For the final post of Buyers’ Month, I’m doing an audience request: what does buying look like for people who are not US citizens/residents, my international crowd?
Which is great because it’s something I’ve been meaning to put together anyway. And gave me an excuse to do even more research and learn more about the process as it pertains to all kinds of people!
While I can’t give in depth financial info related to taxes and which countries have imposed limits on taking cash abroad (China comes to mind), I can break down how this is similar and different from the process for those US-based, and which property types are usually best in which circumstances.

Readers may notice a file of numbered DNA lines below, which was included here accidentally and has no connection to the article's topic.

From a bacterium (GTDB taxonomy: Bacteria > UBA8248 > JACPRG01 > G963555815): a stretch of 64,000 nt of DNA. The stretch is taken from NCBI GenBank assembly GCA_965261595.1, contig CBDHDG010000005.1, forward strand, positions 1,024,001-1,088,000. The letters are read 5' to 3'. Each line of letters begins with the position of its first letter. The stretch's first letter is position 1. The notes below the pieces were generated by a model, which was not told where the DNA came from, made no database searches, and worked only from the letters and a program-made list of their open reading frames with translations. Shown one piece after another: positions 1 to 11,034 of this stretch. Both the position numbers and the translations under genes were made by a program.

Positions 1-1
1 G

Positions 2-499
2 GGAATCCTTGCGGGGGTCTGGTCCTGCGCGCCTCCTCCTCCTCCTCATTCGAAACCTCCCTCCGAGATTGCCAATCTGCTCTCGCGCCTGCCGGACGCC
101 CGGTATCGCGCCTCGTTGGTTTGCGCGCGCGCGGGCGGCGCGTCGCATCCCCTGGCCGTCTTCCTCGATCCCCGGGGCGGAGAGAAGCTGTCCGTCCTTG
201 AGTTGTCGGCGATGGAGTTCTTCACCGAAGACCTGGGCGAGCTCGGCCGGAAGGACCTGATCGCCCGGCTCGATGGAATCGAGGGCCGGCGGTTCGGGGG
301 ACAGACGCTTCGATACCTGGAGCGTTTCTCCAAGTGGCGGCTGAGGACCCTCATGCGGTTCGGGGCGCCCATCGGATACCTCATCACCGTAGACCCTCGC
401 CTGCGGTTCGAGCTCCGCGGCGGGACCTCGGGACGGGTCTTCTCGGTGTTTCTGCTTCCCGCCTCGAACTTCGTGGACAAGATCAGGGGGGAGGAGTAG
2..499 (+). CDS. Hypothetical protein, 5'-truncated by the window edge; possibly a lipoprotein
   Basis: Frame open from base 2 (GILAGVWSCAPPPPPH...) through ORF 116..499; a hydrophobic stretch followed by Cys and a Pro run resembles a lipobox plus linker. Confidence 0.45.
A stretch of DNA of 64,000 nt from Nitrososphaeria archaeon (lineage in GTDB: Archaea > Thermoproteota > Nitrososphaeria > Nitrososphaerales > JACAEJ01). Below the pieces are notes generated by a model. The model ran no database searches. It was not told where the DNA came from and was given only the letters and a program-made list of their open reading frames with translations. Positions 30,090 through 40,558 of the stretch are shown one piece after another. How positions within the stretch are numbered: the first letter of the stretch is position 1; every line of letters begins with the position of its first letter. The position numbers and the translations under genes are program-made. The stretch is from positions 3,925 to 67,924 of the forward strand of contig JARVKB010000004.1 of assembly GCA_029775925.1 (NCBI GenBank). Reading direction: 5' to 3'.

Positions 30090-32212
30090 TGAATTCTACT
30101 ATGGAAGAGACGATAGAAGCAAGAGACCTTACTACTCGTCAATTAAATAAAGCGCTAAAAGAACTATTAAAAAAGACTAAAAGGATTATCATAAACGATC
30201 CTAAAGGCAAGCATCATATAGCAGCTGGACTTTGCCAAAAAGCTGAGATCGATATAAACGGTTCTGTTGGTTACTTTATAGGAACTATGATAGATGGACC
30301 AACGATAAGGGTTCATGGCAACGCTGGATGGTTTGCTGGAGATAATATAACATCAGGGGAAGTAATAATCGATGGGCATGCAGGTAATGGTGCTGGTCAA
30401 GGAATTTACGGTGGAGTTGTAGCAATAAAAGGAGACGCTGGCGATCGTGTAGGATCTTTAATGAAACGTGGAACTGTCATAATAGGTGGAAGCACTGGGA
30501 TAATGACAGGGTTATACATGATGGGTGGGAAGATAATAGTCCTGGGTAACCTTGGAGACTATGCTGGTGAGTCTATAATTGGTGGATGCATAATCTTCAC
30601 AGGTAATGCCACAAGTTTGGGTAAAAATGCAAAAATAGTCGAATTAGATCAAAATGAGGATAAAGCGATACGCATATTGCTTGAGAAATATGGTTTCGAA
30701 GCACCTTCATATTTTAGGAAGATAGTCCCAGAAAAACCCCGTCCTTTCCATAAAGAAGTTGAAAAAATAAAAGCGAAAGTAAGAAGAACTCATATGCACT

A lot of international buyers choose, if it’s possible, to go all cash. This allows them to avoid dealing with financial institutions needed to get a loan. But there absolutely are options for financing, even if you do not have a social security number. Unfortunately, these options are often restricted to individuals from certain countries and with high net worths. It is riskier for a bank to give a loan to someone from abroad as it can be harder to go after these people if anything went wrong. It’s the same reason landlords won’t accept out-of-country guarantors, and generally want more months up front from anyone without a US social security number/US credit. From the presentations I’ve heard from mortgage providers specializing in international, it does appear to be a little bit of a “the more money you have the more people will help you out,” but again, there are options.